'Lenient' five-year term for thug who left Scott for dead may be reviewed
A five-year jail sentence for a man who viciously battered an autistic teenager is set to be referred to the Court of Appeal, the Belfast Telegraph can reveal.
The mother of Scott Vineer said she was heartbroken that Ryan Craig (20), who left her son for dead, would be able walk free from prison when he was still a young man.
But now the Public Prosecution Service (PPS) has told this newspaper it is considering if the sentence would be reviewed.
At Craigavon Crown Court yesterday, Judge Patrick Lynch QC told Craig, of Ashmount Gardens Lisburn, that while he will be released from jail "in due course" Scott "will never be released" from the prison of his injuries.
"He will live with the consequences of that fateful evening for the rest of his life," the judge said.
He added that due to the severity of his injuries, Scott will not be able to live alone, seek any form of employment or drive a car.
Craig was sentenced to five years behind bars and another five on supervised licence.
Scott, who is now 20, went missing in 2012 on his way home from college in Lisburn, where Craig was also a student. His mother alerted police at 10.10pm that day. Almost 24 hours later He was discovered by a PSNI dog handler lying unconscious in the grounds of a disused factory near the Lagan towpath. He had been so badly kicked and beaten by Craig and two others, he could only be identified by the bracelets he was wearing.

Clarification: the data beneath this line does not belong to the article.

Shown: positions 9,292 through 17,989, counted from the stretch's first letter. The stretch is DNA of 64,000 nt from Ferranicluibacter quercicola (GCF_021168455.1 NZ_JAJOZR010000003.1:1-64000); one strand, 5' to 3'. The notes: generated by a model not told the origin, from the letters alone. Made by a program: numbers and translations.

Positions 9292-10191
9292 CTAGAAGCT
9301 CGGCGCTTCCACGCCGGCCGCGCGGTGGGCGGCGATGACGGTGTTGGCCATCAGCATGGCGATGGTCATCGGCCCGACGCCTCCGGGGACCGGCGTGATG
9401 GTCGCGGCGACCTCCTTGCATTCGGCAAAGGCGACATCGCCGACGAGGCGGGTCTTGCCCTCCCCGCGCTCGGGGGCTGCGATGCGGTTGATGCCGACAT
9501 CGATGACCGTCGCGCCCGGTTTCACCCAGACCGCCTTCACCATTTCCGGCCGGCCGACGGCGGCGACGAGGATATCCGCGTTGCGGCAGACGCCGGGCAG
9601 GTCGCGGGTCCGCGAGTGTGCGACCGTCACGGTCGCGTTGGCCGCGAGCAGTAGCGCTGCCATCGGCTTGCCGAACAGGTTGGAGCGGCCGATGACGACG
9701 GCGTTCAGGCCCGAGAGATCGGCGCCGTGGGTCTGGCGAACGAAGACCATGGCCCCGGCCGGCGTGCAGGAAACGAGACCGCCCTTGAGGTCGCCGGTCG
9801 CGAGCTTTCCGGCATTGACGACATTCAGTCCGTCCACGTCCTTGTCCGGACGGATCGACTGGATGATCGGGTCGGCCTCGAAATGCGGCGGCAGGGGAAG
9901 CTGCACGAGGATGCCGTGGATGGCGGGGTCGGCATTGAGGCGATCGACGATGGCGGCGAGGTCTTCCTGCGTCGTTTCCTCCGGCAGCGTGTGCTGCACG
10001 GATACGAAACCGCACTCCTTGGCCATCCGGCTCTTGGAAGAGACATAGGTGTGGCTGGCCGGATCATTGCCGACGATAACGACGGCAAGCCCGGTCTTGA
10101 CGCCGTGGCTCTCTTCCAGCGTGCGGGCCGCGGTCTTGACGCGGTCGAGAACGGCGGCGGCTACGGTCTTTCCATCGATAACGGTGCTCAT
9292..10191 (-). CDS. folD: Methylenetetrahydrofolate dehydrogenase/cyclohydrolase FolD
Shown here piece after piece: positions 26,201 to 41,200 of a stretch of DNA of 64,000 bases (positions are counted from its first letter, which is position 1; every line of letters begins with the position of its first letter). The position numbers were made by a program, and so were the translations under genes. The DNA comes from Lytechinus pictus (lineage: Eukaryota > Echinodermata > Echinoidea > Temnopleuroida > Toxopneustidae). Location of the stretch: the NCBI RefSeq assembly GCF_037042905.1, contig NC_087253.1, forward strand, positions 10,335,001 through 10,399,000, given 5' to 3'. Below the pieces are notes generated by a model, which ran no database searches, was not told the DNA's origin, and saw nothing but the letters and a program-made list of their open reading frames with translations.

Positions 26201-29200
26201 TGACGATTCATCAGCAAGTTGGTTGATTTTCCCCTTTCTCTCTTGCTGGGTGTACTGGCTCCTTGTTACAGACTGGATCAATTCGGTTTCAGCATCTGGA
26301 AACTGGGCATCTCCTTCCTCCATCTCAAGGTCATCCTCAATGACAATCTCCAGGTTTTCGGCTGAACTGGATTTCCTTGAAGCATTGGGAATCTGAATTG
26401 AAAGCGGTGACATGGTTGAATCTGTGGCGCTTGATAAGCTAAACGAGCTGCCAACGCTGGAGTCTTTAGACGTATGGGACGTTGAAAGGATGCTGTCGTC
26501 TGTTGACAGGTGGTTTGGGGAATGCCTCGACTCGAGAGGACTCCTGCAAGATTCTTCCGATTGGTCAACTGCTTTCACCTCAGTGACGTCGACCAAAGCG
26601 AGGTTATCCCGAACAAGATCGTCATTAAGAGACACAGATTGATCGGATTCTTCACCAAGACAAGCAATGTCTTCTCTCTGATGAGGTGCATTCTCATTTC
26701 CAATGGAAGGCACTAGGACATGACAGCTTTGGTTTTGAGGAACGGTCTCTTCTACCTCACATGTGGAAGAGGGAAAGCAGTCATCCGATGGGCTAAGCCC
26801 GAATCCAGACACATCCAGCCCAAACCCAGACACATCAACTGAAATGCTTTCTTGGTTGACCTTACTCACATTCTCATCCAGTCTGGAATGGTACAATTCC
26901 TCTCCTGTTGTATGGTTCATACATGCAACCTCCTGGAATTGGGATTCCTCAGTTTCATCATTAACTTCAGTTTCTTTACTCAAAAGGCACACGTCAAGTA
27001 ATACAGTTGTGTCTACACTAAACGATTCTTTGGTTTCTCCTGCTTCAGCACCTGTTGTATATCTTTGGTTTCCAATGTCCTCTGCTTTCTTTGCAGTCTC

"This was cold and deliberate," Judge Lynch said. "The whole family have been severely impacted."
He added that Craig, who has convictions for violent assaults, had shown no remorse.
Accepting that the main perpetrators of the attack were two men who have never been charged and that Craig had not struck Scott on the head, Judge Lynch imposed the sentence for GBH with intent.
"I'm heartbroken," said Scott's mother Helen-Louise Doney. "I had been hoping he'd get 15 years. Ryan Craig has gotten off lightly for what he put my son through. He tried to kill him and then he left him to die. I would love someone to review this sentence."
In response to a query from this newspaper, a PPS spokesman said: "We are considering if there is a basis to refer the sentence in this case to the Court of Appeal on the grounds that it may be unduly lenient. We have engaged with Mr Vineer and his family at every stage of this case and have offered to meet them to discuss any concerns they may have following sentencing."
Lagan Valley MP Jeffrey Donaldson said he did not believe justice had been done. "I understand the deep sense of disappointment and devastation that Scott and his family must be feeling," he added. "This has brought much of that trauma back to them, and their sense of injustice will be felt by many.
"Scott was left to die and will have to live with the consequences of this callous attack for the rest of his life. We have to send out a clear message that this type of violence will not be dealt with leniently."
Mr Donaldson also called on the PPS to review a decision not to prosecute two men suspected of involvement in the attack. The men were arrested by police and a file sent to the PPS, but a case was not taken.
"This cannot be case-closed," Mr Donaldson said. "Two other men were involved in this attack. The PPS needs to review this to see if there is sufficient evidence to proceed with cases against the other two perpetrators."